The Raptor Ridge 2012 Estate Pinot Noir ($45,) from their Chehalem Mountain estate, is filled with juicy cherry, cranberry and pomegranate fruit melding with cedar and wild flowers. The Raptor Ridge 2013 Shea Vineyard Pinot Noir ($55) is a beautiful, approachable expression of this sublime vineyard site in Yamhill-Carlton. Filled with wild blackberry, blueberry and violets with a touch of cherry cola and warm spice on the finish, this special wine is one to savor to the very last drop. Both available via their website.
Vineyard 29 is best known for their stellar Napa Valley Cabernet Sauvignon from their St. Helena estate fruit, however they also began producing Pinot Noir not long ago from fruit sourced from some of the best vineyards in Willamette Valley with a distinct, Old World Burgundian style. The warm vintage 2013 Vineyard 29 Cru Pinot Noir has an elegance and freshness to it, opening with purple flowers and berry notes, followed by nutmeg, orange zest, fresh strawberry and earthiness. Balanced, yet bold, with a lush, lingering finish. $54 available via their website.
Alexana Winery in Willamette Valley was started by Houston based cardiologist Dr. Revana, owner of Revana in Napa Valley as well, a winery he started after falling in love with the great wines of France. Shortly after beginning Revana he created Alexana, named for his daughter. With the help of respected Willamette Valley winemaker, Lynn Penner Ash, Alexana winemaker Bryan Weil crafts elegant, distinct wines that fully represent the terroir, and each individual Pinot clone, in their Newberg winery. 2012 Alexana Pinot Noir is generous and lively, filled with black cherry, black plum, cola and earthy mushroom. Aged 11 months in French oak, of which 37% is new, the adding hints of sweet spice, toasted vanilla and cedar to the wine. $53, available at select PK’s stores.
Chapter 24 Winery, started by former head of the acclaimed Evening Land Winery, Mark Tarlov, created his Fire + Flood Pinot Noir to showcase the soils of Willamette with Fire, representing the volcanic soils of the Eola Hills and Dundee Hills and Flood, highlighting the flood plain or sedimentary soils, as found in Yamhill-Carlton, Ribbon Ridge and Chehalem Mountains. The Fire + Flood “Fire” Pinot Noir is lush and fresh, approachable and juicy, filled with earthy forest floor, red strawberry and cherry, and a touch of minerality from the iron rich, volcanic soils. $60 via their website.
Though you may not think of Pinot Noir, (or Pinot Nero in Italian / Blauburgunder in German,) when you think of Italy, there are regions throughout the country that produce fresh, light and balanced wines from the variety. One favorite is the picturesque region of Alto Adige. Though lovely upon release, when allowed to age a few years in the bottle the earthy characteristics of the grape become more apparent, while maintaining lovely fruity notes. Because of the cooler climates, acidity remains bright as well, helping with the age-ability of the wine. A few to look for include selections from Abbazia di Novacella, J Hofstatter and Kellerei Kaltern Caldaro Saltner Pinot Nero, retailing for between $20-$40, available at Jimmy’s.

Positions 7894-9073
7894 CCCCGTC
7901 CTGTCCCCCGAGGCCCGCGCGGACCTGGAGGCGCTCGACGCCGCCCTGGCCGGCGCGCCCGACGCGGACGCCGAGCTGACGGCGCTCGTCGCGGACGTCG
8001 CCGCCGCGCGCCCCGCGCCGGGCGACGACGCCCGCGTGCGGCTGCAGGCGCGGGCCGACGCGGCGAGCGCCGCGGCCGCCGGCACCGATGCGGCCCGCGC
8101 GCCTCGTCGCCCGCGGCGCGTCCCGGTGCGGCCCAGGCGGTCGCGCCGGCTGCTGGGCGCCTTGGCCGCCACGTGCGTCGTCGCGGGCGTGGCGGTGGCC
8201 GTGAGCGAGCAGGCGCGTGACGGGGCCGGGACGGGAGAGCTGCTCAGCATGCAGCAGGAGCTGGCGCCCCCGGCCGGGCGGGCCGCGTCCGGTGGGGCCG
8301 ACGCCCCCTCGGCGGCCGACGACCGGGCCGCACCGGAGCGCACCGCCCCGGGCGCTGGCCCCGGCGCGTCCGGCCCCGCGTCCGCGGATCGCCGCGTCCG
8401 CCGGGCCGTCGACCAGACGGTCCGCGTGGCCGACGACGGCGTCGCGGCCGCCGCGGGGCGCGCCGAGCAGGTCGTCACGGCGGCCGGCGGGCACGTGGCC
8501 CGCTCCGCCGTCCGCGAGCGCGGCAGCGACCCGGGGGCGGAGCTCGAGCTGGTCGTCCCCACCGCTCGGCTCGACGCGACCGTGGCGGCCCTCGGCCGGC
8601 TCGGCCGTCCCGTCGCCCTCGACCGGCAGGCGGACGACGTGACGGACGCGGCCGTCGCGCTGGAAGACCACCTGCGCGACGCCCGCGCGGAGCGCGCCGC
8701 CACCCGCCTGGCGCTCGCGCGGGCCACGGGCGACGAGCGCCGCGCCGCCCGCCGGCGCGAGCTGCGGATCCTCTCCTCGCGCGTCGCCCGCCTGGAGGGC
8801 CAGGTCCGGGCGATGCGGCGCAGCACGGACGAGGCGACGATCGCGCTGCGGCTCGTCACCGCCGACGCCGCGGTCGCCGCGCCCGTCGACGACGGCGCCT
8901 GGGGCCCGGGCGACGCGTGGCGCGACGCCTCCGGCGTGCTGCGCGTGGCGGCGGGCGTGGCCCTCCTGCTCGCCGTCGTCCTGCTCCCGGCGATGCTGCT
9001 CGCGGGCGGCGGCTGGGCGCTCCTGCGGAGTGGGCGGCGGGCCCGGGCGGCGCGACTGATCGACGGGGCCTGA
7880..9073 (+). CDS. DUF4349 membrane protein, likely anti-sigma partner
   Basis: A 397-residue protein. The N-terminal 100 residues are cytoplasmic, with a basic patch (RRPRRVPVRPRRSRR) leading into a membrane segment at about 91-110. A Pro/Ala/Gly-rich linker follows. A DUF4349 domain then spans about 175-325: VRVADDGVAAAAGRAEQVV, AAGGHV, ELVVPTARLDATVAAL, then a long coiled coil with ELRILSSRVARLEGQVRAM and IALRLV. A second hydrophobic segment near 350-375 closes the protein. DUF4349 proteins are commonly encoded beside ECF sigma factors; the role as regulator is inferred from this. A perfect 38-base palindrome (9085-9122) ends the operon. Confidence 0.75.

Wow was the first impression after I opened a bottle of 2010 Gary Farrell Russian River Pinot Noir recently, with richness, concentration and complexity lifting out of the bottle as soon as the cork was removed. Russian River, with warm days and cool nights, along with breeze filled days and morning fog, help create ripe fruit, while maintaining bright acidity thanks to cool night temperatures. Russian River is the ideal place for growing stellar Pinot Noir, and the shining 30+ year reputation of the winery, with the first vintage produced by Farrell in 1982, will deliver a quality wine from some of the best fruit in Russian River. The wines are not heavy, but they are nicely textured, fully expressing the elegance of the fruit and the place, filled with black cherry, cola, forest floor and herbaceous qualities. $40 at Spec’s.
MacMurray Estate Vineyards Russian River Valley Reserve Pinot Noir blends fruit from three different Russian River estates, adding character, structure and complexity to the wine, and a range of flavors from lavender and violets to pomegranate, cherry and blackberry, to cola and mushroom notes. French oak aging, of which 1/3 was new, adds an additional layer of flavor to the wine, imparting vanilla, sweet spice and toasted cedar notes. $37 available via their website.
Combining fruit from both Russian River and the Sonoma Coast, with completely native fermentation Pahlmeyer has created an expressive representation of the region with both complexity and freshness, concentrated, black and red fruit melding with bright acidity for an approachable, yet hearty Pinot Noir. Ripe red berry and cherry, earthy forest floor notes, sweet nutmeg and clove spice, vanilla and balsamic fill the expressive wine, lingering till the end with a velvety finish. $75, available via their website.